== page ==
Tom Tunney proposes special police unit for Boystown’s Halsted Street
BY FRANK MAIN, FRAN SPIELMAN and ART GOLAB Staff Reportersfirstname.lastname@example.org July 6, 2011 2:32PM
Updated: October 20, 2011 12:27AM
Ald. Tom Tunney (44th) on Wednesday proposed the city create a special police unit in the North Halsted Street entertainment district to address concerns about recent violence there.
Tunney’s proposal follows a videotaped attack on a man Sunday night in the 3300 block of North Halsted in the Lake View neighborhood’s Boystown section — the center of the city’s lesbian, gay, bisexual and transgender community.
The video shows about 10 young men kicking and punching a 25-year-old man who was stabbed in the melee. No one is in custody in the attack. Police don’t believe the incident was a hate crime.
The attack followed an unrelated June 18 stabbing at a nearby convenience store in the 3400 block of North Halsted.
Tunney argued the North Halsted entertainment district needs a dedicated police unit similar to the one assigned to patrol Rush Street years ago.
He didn’t give a specific number of officers he thinks are needed or say where they should come from at a time when a city hiring slowdown has led to a police manpower shortage.
“We’re asking the police department to create an entertainment district force similar to what they did in Rush Street back in the day. Today’s youth are in Boystown. They’re in Wrigleyville. Those districts are very compact. They make up a sizeable portion of my ward. And I would like to make sure that we get the police resources on the late-night shift,” Tunney said.
He said such a unit would assist beat officers.
“It is unrealistic to expect beat officers to cover areas where there are high concentrations of entertainment and hospitality venues,” he said.
Still, Tunney said he was not wedded to the idea of a special police unit — just “whatever the police can do to increase the resources on the third shift … maybe a different deployment strategy.”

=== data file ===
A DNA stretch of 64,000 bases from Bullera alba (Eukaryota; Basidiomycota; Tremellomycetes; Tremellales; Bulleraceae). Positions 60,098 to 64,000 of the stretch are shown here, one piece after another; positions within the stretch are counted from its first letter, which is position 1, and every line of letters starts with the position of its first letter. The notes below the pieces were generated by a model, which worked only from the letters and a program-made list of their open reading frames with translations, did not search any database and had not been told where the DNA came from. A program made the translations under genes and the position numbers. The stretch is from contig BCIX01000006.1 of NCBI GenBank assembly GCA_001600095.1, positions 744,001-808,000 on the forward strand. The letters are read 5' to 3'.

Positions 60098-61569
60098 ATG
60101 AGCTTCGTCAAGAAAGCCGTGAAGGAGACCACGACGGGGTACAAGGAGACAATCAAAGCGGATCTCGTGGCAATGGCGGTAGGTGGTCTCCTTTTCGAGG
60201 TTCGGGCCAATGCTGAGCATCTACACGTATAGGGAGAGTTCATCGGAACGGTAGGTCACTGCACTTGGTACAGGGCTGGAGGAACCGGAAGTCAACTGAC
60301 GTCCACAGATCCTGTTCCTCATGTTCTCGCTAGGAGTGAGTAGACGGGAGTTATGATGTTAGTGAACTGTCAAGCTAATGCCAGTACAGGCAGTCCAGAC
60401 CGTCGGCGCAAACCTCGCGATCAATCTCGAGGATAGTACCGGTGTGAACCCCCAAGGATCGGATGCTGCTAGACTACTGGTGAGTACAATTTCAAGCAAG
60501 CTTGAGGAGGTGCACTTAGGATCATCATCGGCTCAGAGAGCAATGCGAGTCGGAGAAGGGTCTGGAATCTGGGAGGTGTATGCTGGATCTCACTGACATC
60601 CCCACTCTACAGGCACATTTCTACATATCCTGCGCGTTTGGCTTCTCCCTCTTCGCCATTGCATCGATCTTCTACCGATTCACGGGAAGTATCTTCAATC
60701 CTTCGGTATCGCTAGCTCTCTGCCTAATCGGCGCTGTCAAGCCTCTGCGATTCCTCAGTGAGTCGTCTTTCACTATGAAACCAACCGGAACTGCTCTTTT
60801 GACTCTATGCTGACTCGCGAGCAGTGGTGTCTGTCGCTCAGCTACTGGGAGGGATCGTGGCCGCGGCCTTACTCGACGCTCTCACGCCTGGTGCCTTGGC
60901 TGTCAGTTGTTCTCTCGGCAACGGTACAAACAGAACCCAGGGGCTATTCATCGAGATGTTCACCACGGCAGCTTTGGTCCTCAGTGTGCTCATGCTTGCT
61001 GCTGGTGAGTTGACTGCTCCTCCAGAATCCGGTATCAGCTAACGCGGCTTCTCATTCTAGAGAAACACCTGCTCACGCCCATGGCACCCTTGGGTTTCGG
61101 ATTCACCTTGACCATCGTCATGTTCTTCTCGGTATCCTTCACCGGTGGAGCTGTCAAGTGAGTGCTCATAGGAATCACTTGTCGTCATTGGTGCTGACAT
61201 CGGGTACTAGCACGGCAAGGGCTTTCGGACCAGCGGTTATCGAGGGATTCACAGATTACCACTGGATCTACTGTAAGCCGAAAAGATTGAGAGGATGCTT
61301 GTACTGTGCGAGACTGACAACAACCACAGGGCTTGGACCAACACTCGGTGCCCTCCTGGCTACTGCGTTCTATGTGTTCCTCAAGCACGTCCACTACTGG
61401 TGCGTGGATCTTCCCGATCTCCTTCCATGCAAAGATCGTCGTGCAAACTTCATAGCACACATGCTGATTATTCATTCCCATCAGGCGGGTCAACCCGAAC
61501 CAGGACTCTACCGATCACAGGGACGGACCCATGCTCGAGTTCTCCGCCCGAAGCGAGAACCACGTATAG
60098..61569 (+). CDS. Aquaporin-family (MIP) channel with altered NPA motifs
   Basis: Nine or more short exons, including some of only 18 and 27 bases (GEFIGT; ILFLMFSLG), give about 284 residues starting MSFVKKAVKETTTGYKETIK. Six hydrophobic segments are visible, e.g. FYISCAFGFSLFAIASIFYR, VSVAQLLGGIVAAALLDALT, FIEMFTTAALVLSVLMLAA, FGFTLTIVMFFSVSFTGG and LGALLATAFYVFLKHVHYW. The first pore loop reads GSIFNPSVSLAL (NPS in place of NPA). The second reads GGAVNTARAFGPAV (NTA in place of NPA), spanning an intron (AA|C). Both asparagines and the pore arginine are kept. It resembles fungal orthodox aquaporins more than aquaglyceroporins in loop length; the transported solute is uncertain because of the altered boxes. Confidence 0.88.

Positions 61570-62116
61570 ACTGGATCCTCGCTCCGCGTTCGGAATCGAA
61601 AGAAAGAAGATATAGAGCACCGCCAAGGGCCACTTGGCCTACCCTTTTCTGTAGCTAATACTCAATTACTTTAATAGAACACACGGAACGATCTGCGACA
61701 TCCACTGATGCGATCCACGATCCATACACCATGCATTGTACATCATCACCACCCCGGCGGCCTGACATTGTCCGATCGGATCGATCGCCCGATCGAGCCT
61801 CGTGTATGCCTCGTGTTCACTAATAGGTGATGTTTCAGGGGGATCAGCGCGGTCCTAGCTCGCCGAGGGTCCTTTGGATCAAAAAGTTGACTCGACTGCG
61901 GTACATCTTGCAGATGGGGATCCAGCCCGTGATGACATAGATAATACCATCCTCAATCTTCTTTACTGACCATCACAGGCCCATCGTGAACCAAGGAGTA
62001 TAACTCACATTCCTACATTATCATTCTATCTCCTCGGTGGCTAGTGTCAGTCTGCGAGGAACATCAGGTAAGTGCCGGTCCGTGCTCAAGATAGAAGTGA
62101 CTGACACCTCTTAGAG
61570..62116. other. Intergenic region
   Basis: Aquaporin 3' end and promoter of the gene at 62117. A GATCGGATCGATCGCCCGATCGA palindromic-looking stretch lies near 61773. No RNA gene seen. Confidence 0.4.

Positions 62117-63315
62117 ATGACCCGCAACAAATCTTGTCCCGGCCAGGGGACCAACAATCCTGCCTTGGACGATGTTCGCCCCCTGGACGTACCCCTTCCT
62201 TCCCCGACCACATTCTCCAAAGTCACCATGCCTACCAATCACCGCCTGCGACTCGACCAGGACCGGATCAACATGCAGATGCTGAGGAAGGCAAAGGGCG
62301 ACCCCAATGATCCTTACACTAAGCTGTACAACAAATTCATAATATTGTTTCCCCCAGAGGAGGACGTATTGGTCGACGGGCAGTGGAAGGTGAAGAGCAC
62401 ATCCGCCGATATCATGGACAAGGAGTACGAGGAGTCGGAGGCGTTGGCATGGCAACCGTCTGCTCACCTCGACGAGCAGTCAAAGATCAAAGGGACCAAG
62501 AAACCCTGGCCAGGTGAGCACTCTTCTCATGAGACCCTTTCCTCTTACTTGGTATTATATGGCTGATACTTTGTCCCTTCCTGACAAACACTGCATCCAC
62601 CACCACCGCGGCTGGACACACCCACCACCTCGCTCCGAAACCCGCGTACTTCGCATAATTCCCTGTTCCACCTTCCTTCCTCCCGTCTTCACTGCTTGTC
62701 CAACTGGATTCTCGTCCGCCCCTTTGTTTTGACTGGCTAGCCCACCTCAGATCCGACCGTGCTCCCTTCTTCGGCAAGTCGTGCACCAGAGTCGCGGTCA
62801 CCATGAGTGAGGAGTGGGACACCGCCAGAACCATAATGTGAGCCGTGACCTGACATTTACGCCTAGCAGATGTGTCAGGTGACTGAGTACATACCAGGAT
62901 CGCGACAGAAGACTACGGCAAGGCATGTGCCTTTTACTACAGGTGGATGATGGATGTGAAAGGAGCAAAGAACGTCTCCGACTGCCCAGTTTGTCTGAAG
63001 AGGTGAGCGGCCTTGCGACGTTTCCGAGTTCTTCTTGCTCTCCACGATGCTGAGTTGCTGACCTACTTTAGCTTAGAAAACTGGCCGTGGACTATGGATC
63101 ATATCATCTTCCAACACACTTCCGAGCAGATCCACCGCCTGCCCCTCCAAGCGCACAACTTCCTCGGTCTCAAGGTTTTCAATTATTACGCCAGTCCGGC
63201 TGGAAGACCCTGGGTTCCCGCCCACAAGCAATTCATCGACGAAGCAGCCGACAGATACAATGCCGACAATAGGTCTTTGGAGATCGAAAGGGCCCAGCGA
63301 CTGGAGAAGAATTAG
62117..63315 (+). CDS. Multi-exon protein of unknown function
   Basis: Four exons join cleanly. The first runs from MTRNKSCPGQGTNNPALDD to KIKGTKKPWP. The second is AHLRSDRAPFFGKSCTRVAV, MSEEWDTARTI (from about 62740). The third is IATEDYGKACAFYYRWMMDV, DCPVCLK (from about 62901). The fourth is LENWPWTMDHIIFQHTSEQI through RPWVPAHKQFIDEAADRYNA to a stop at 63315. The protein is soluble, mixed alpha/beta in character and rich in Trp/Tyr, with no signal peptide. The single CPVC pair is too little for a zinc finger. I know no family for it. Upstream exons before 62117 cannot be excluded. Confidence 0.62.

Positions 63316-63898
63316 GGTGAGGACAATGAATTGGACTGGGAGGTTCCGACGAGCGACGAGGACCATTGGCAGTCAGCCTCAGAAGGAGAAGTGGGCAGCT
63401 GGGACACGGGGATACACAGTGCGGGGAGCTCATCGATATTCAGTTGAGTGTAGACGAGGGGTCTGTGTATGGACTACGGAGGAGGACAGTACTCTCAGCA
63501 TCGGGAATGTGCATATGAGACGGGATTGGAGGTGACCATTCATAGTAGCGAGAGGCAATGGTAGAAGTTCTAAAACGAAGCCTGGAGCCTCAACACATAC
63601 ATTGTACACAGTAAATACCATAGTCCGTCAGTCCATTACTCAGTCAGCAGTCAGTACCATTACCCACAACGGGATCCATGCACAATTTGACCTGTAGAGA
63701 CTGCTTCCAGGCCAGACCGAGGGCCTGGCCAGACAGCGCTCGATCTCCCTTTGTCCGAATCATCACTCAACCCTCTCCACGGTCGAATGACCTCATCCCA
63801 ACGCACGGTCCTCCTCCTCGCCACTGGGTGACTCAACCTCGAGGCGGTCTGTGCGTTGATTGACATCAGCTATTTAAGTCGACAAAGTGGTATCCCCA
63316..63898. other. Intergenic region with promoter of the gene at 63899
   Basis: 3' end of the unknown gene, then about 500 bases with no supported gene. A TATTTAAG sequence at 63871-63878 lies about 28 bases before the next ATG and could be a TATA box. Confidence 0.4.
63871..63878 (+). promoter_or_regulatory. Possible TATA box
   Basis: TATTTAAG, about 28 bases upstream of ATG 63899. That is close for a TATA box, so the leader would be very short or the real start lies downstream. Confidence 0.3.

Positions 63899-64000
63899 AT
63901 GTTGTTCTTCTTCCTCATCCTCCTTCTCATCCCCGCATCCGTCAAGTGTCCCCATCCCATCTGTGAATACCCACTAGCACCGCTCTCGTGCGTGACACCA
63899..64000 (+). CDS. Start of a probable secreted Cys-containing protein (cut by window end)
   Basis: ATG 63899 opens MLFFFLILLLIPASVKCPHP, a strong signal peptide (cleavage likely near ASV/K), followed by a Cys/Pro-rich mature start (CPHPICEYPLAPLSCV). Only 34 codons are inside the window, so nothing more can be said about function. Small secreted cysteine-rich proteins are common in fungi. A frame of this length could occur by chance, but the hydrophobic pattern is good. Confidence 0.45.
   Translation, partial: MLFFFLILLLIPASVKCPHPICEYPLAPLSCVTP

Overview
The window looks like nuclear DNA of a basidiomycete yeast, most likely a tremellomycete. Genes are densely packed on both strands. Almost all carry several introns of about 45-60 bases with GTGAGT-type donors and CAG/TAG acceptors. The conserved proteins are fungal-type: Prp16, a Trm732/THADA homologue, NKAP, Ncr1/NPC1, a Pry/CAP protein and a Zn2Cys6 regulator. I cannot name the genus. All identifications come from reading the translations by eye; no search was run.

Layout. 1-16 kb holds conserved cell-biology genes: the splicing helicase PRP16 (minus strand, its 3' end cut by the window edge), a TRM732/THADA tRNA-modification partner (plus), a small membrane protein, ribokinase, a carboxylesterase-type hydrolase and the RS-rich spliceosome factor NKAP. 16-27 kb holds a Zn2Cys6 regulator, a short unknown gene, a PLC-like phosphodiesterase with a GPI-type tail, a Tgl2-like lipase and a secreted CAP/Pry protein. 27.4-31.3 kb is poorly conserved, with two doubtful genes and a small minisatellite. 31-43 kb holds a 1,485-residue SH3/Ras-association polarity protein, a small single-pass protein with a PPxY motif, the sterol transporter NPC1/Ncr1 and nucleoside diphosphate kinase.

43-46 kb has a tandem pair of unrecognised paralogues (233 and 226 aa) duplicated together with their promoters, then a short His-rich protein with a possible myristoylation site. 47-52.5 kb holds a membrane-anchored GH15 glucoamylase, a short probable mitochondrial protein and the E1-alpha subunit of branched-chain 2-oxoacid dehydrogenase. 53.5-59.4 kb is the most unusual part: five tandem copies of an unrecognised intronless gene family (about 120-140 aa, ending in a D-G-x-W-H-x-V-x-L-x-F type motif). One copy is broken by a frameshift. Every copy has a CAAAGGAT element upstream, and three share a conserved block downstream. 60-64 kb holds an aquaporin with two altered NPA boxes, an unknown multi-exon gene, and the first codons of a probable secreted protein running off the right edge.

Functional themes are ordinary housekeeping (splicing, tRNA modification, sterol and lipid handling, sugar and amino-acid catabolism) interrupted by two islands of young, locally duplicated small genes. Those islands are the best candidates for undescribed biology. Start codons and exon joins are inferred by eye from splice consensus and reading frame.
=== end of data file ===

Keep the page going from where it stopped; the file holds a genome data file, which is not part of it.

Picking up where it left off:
Tunney said he’s asked the Belmont and Town Hall Police Districts to tell him how many officers are on the street from 10 p.m. to 6 a.m. each day.
“If the number of officers appears to be insufficient, I will ask command staff of the Chicago Police Department to do anything possible to get more officers on the street during the later hours,” he said.
“We have been dealing with late night crime on our streets for years. As a victim of a robbery myself, I understand everyone’s concern, and I share it,” Tunney said.
Lt. Maureen Biggane, a police spokeswoman, said “additional area resources will be deployed as needed to address community concerns and to ensure adequate coverage at peak times.”
Tunney said he planned to attend a community-policing meeting Wednesday night to discuss crime in two Town Hall District police beats — 2331 and 2324 — where most of Boystown is located.
According to Chicago Police Department records, there were nearly 1,100 crimes in those beats from June 2010 through June 2011.
A Sun-Times analysis showed the No. 1 crime was simple battery with more than 110 of them reported. Other prevalent crimes included theft, shoplifting, property damage, burglary and strong-arm robbery. There were nine knife-related crimes. No murders were reported.
For the months of May and June, crime rose about 17 percent in those two beats from 2010 to 2011.
By comparison, one police beat in the high-crime Roseland neighborhood on the Far South Side had more than 2,500 crimes from June 2010 to June 2011 — including three murders and 23 knife-related crimes.